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3.2: Process States

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  • Process state

    In a multitasking computer system, processes may occupy a variety of states. These distinct states may not be recognized as such by the operating system kernel. However, they are a useful abstraction for the understanding of processes.

    Primary process states

    If we look at the following diagram there are several things to note:

    • Memory:
      • We have some states of a process where the process is kept in main memory - RAM.
      • We have some states that are stored in secondary memory - that is what we call swap space and is actually part of the hard disk set aside for use by the operating system.
    • There are numerous actions: Admint, dispatch, Event wait, Event occur, Suspend, Activate, Timeout, and Release. These all have an impact on the process during its lifetime.
    • In the following diagram there are 7 states. Depending on who the author is there may be 5, 6 or 7. Sometimes the 2 Suspended states are not shown, but we shown them for clarity here.

    Let's follow a process through a lifecycle.

    1. A new process gets created. For example, a user opens up a word processor, this requires a new process.
    2. Once the process has completed its initialization, it is placed in a Ready state with all of the other processes waiting to take its turn on the processor.
    3. When the process's turn comes, it is dispatched to the Running state and executes on the processor. From here one of 3 things happens:
      1. the process completes and is Released and moves to the Exit state
      2. it uses up it turn and so Timeout and is returned to the Ready state
      3. some event happens, such as waiting for user input, and it is moved to the Blocked state.
        1. In the Blocked state, once the event it is waiting on occurs, it can return to the Ready state.
        2. If the event doesn't occur for an extended period of time, the process can get moved to the Suspended blocked state. Since it is suspended it is now in virtual memory - which is actually disk space set aside for temporary storage.
    4. Once the event this process is waiting on does occur it is moved to the Suspended ready state, then waits to get moved from secondary storage, into main memory in the Ready state. 
      1. On very busy systems processes can get moved from the Ready state to the Suspended ready state as well.
    5. Eventually every process will Exit.

    The following typical process states are possible on computer systems of all kinds. In most of these states, processes are "stored" on main memory.



    Figure \(\PageIndex{1}\): States of a Process. ("States of a Process" by Aniket_DuseyGeeks for Geeks is licensed under CC BY-SA 4.0)

    New or Created

    When a process is first created, it occupies the "created" or "new" state. In this state, the process awaits admission to the "ready" state. Admission will be approved or delayed by a long-term, or admission, scheduler. Typically in most desktop computer systems, this admission will be approved automatically. However, for real-time operating systems this admission may be delayed. In a realtime system, admitting too many processes to the "ready" state may lead to oversaturation and overcontention of the system's resources, leading to an inability to meet process deadlines.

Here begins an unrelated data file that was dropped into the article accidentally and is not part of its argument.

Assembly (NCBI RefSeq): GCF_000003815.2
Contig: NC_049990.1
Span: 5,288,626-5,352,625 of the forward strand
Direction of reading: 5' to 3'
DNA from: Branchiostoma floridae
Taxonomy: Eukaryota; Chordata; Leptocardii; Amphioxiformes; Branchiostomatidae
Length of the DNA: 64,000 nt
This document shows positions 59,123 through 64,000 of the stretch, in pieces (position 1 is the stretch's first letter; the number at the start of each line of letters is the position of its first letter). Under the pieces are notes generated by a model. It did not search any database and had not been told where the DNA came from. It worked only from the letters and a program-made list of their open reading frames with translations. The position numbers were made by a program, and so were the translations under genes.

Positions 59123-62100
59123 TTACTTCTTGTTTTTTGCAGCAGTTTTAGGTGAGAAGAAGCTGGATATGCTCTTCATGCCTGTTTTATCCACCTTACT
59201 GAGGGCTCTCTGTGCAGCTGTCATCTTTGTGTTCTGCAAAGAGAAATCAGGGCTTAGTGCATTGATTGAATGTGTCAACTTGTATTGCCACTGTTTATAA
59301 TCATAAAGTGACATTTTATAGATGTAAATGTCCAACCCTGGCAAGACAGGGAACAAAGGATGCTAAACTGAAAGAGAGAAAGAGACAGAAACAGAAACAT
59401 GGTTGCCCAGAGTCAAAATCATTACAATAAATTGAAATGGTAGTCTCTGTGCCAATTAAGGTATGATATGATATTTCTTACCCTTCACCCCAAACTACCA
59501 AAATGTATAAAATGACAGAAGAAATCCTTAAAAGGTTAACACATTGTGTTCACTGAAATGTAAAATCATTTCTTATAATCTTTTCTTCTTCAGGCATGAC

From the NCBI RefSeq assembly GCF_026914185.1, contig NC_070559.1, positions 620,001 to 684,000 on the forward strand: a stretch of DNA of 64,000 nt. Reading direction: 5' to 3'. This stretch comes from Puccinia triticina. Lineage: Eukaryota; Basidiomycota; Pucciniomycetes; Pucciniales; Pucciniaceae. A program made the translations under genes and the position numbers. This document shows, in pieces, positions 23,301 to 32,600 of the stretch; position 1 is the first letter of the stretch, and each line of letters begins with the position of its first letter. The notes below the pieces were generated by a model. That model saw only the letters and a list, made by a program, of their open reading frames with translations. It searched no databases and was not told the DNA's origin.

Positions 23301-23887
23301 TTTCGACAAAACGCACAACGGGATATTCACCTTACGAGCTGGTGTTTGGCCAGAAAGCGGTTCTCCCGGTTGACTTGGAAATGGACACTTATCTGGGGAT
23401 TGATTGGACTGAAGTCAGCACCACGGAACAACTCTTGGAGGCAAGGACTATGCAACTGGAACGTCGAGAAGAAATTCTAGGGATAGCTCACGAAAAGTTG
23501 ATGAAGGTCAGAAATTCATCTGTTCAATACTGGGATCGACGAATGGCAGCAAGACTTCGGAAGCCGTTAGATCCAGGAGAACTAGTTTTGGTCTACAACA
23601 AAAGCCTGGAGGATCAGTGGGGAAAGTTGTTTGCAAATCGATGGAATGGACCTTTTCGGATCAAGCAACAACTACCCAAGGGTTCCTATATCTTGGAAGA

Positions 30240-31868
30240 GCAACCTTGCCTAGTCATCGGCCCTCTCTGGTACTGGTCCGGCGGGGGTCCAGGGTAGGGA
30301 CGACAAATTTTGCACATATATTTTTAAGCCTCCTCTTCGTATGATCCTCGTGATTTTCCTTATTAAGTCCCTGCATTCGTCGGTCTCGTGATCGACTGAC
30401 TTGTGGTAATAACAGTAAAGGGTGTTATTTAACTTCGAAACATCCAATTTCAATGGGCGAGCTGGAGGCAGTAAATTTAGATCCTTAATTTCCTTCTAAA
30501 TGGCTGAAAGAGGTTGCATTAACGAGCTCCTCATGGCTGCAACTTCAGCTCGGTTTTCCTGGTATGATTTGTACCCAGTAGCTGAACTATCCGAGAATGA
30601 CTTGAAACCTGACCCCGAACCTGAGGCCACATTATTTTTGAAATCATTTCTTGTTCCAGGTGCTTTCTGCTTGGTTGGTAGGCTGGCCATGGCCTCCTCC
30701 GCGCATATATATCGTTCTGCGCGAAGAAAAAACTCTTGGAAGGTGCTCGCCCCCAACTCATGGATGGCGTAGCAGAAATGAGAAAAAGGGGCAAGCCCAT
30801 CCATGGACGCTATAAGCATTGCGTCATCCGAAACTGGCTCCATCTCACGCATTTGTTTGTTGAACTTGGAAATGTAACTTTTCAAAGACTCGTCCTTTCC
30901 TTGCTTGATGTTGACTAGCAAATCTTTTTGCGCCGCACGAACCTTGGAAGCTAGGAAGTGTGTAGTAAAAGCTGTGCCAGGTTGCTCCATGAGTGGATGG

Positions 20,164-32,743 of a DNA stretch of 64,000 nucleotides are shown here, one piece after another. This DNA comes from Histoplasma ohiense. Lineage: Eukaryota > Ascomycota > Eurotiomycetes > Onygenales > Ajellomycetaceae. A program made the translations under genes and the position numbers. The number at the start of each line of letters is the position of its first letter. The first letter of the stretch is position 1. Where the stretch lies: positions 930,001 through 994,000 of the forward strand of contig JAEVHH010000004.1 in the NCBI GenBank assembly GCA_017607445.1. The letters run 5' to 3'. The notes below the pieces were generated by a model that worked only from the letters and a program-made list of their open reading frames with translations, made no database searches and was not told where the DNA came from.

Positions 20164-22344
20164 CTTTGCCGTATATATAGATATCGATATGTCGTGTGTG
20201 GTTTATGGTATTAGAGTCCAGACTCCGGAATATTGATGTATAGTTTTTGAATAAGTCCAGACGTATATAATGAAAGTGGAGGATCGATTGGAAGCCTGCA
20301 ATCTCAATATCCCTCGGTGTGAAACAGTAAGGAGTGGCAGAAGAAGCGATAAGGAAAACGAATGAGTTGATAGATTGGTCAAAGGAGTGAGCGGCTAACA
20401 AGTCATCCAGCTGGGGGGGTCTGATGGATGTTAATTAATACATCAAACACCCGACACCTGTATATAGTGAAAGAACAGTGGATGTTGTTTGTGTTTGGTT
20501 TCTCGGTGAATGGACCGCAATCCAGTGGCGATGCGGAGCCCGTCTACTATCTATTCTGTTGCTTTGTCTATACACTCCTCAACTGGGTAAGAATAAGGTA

Operating systems need some ways to create processes. In a very simple system designed for running only a single application (e.g., the controller in a microwave oven), it may be possible to have all the processes that will ever be needed be present when the system comes up. In general-purpose systems, however, some way is needed to create and terminate processes as needed during operation.
    There are four principal events that cause a process to be created:

    • System initialization.
    • Execution of process creation system call by a running process.
    • A user request to create a new process.
    • Initiation of a batch job.

    When an operating system is booted, typically several processes are created. Some of these are foreground processes, that interact with a (human) user and perform work for them. Others are background processes, which are not associated with particular users, but instead have some specific function. For example, one background process may be designed to accept incoming e-mails, sleeping most of the day but suddenly springing to life when an incoming e-mail arrives. Another background process may be designed to accept an incoming request for web pages hosted on the machine, waking up when a request arrives to service that request.

    There are several steps involved in process creation. The first step is the validation of whether the parent process has sufficient authorization to create a process. Upon successful validation, the parent process is copied almost entirely, with changes only to the unique process id, parent process, and user-space. Each new process gets its own user space.